Sliced bread has long been used as a benchmark to compare a plethora of new products, clever inventions and, in general, anything exhibiting ingenious concepts. However, few people knew or had at least remembered the origins of sliced bread. For it was in Chillicothe, Mo., that a baker introduced the world's first sliced bread to the buying public.
(Reprinted from Dateline: Livingston County – A Look at Local History, Volume 2. Written by Catherine Stortz Ripley; Printed by Walsworth Publishing Company, 2007)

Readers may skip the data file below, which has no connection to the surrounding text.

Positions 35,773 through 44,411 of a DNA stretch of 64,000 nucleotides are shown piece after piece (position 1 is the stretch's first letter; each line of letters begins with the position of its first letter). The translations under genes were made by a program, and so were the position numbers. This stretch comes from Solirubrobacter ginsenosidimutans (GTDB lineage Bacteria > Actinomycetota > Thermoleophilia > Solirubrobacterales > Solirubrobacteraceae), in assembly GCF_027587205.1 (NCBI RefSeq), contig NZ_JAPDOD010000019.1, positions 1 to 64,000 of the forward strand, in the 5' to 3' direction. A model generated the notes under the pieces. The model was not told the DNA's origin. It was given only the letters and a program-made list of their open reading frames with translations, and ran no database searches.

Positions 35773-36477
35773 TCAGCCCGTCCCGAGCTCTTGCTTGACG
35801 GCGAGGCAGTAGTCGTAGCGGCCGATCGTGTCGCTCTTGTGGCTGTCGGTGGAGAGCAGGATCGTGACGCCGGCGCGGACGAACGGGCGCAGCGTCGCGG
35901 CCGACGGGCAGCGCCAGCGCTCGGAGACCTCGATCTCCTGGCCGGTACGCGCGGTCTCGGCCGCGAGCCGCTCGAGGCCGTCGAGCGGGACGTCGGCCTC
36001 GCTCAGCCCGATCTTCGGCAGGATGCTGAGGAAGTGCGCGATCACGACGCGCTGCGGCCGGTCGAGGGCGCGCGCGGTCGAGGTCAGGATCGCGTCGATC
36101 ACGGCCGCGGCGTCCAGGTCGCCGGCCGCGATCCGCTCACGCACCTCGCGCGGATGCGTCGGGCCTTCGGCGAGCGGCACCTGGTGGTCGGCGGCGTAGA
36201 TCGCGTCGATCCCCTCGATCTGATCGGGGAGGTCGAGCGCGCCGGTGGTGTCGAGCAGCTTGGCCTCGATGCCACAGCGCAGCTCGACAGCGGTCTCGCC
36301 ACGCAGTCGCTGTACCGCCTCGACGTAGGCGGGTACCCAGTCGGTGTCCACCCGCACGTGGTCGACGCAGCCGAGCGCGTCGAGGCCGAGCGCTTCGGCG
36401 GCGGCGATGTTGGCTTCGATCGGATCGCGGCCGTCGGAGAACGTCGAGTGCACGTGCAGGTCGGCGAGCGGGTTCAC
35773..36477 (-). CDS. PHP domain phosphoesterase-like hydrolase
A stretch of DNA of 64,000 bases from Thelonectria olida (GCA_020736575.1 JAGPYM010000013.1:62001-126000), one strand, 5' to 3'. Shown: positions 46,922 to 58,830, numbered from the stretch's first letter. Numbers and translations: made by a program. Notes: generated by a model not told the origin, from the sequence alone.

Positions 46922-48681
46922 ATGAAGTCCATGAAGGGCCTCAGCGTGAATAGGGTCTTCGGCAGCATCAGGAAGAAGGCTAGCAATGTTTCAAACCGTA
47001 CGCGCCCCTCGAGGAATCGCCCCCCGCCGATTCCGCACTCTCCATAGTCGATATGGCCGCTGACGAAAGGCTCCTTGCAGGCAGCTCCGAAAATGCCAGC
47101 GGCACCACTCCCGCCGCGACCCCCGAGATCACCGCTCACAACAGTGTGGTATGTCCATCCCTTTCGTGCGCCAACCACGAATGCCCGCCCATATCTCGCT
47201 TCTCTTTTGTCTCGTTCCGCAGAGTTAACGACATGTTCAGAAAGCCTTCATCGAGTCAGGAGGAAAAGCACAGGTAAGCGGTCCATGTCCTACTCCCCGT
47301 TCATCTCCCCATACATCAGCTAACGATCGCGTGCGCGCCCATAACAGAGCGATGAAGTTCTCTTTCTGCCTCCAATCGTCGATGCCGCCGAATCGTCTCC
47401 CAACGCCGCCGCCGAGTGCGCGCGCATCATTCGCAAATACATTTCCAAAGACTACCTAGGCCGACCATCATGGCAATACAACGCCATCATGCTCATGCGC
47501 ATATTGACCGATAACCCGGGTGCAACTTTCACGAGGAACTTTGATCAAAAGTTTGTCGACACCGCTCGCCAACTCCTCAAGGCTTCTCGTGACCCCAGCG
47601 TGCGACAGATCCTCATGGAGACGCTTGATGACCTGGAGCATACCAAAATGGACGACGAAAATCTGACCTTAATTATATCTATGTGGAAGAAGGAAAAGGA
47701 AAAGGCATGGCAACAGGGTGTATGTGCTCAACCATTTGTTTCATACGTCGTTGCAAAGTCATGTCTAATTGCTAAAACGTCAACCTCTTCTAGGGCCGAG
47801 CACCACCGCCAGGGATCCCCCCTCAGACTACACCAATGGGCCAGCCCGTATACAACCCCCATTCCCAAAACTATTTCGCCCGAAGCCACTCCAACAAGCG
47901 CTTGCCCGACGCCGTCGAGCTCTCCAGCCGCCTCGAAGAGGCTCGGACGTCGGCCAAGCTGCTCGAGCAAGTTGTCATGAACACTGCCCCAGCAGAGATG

Sliced bread has long been used as a benchmark to compare a plethora of new products, clever inventions and, in general, anything exhibiting ingenious concepts. However, few people knew or had at least remembered the origins of sliced bread. For it was in Chillicothe, Mo., that a baker introduced the world’s first sliced bread to the buying public. Details now known about that July 7, 1928 event would have likely remained buried had it not been for the first “DATELINE — Livingston County” history book published in 2001. While doing research on microfilm for the book, editor Catherine Stortz Ripley stumbled across the July 6, 1928 announcement in the Constitution-Tribune stating that sliced bread would be on the market the following day. A full-page advertisement was also published listing the grocery stores which would sell this new type of bread. (The 1928 story and advertisement are printed below). Thanks to publicity — which even touched far away countries after this “rediscovery” — Ripley learned of Richard Rohwedder, whose father, Otto F. Rohwedder, was the inventor of the bread slicing machine. Richard was living in Arkansas and had a scrapbook filled with documents about his father’s invention. He shared the scrapbook with Ripley during a visit to Chillicothe in 2003. This was the first time he had been to Chillicothe since 1928 when he had the honor of feeding the first loaf of bread through his father’s bread slicing machine. The bread slicing machine was an invention that no one knew they needed. But Rohwedder, originally from Davenport, Iowa, had been working on it since 1912 as a sideline hobby to his St. Joseph, Mo., jewelry store business, according to several sources, including the Wall Street Journal. Most bakers had scoffed at the idea of sliced bread, believing that pre-cut bread would dry out too fast. Yet, Rohwedder remained convinced that he was onto something big. In 1915, after falling ill with pneumonia, Rohwedder’s doctor told him to stop working because he had only a year to live. He sold his interest in the jewelry store and moved back to Davenport, Iowa, in 1916. But, he continued to perfect his plans for a bread slicing machine and was determined to make an impact on the baking industry. In 1918 a factory in Monmouth, Ill, had just started the manufacture Rohwedder’s first bread slicer when it caught fire and burned to the ground. All blue prints of the bread slicer were destroyed and it was not until 1928 that Rohwedder was able to obtain the necessary finances to once again start the manufacture of bread slicers. In July 1928, Marion F. “Frank” Bench ordered one of Rohwedder’s slicers for Chillicothe Baking Company. This would prove to be at least the second venture between the baker and Rohwedder as the two had already collaborated on the development of a bread display rack and obtained a patent on that rack on July 6, 1926. Chillicothe: A Demonstration Town In 1928 the baking industry was ripe for something new and Chillicothe provided the right environment to launch a totally new concept. Chillicothe was a typical small community and it was felt that small town people would be less receptive to a new idea than people in larger towns and cities. It was also reported that Chillicothe Baking Company had lost its market stronghold. Such a situation offered handicaps which made the demonstration a real test. The results were astounding. Bread sales at Chillicothe Baking Company reportedly increased by 2000 percent within 20 weeks. Sliced bread was here to stay and the baking industry was beating a path to Rohwedder’s door. Over the course of the next 14 months, Rohwedder took orders for more than 230 bread slicing machines from bakeries throughout the country. Production capabilities were taxed and Rohwedder could not keep up with the orders. Richard Rohwedder, upon his visit to Chillicothe in 2003, said he recalled his father taking the family to the river and spending nights on a boat to escape calls from disgruntled bakers who had not yet received their bread slicing machines. The slicer truly hit the big time in 1930 when Continental Baking adopted it for “Wonder Bread,” a household word in the Depression. By 1933, about 80 percent of the bread sold was pre-sliced. Rohwedder, however, never became affluent or famous. Due to the stock market crash of 1929, necessary finances to continue the manufacture of the bread slicer all but disappeared. Rohwedder was forced to sell his patent to the Bettendorf Co. in order to see his dream fulfilled. In so doing he lost all rights, but he did live long enough to see the world accept sliced bread. Rohwedder died in a Michigan rest home in 1960, at the age of 80. Machine, Photographs at Smithsonian Records on file at the Smithsonian Institution indicate that the first bread slicer — the one at Chillicothe Baking Company — was used until it “fell apart.” Rohwedder’s second slicer, which was used at Korn’s Bakery, in Davenport, Iowa, was later donated to the Smithsonian. The Smithsonian also has several photographs relating to sliced bread, including one which shows baker Bench at his bakery with the bread slicing machine in the foreground, dated 1928. This photograph appears on the cover of this book. Chillicothe Baking Company’s history dates back to the fall of 1916 when Frank Bench built a bakery building at 433 Martin street. About a year later, he constructed an addition to front on Clay Street. In 1920, a Bench Bakery advertisement stated that the bakery was turning out more than 10 tons of bread each week. In 1921 Bench erected a building at First and Elm streets and moved his bakery there. He went to great lengths to create a state-of-the-art facility and consulted with leading baking experts. He also began selling Kleen-Maid Bread. A newspaper advertisement announcing the grand opening of Chillicothe Baking Company, stated that the facility was a “scientific bakery” and “a 20th century achievement.” Little did Bench know at the time that his bakery would become home to a concept that totally revolutionized the way bread was sold. Bench, however, did not stay in the baking business. The bakery closed in 1931 and Bench was later hired by the city of Chillicothe as street commissioner. Chillicothe: The Home of Sliced Bread Since what has been considered the “rediscovery” of sliced bread Chillicothe has received widespread media attention. In addition to it being reported on an international wire news service, it was a feature in “U.S. News and World Report” and was the subject of a “Ripley’s Believe it or Not” illustration. Community members have also marketed Chillicothe as “The Home of Sliced Bread.” A historical marker was placed at the former site of Chillicothe Baking Company, a mural painted on a downtown wall in recognition of Chillicothe being the Home of Sliced Bread and an Internet website created for Chillicothe’s slice of history. The city of Chillicothe has also officially adopted as it slogan “The Home of Sliced Bread.” These are just a few developments since 2001. One thing has remained constant, though. Sliced bread is still used as a benchmark to compare new products and ideas. Only now, however, Chillicothe occasionally receives some of its due recognition.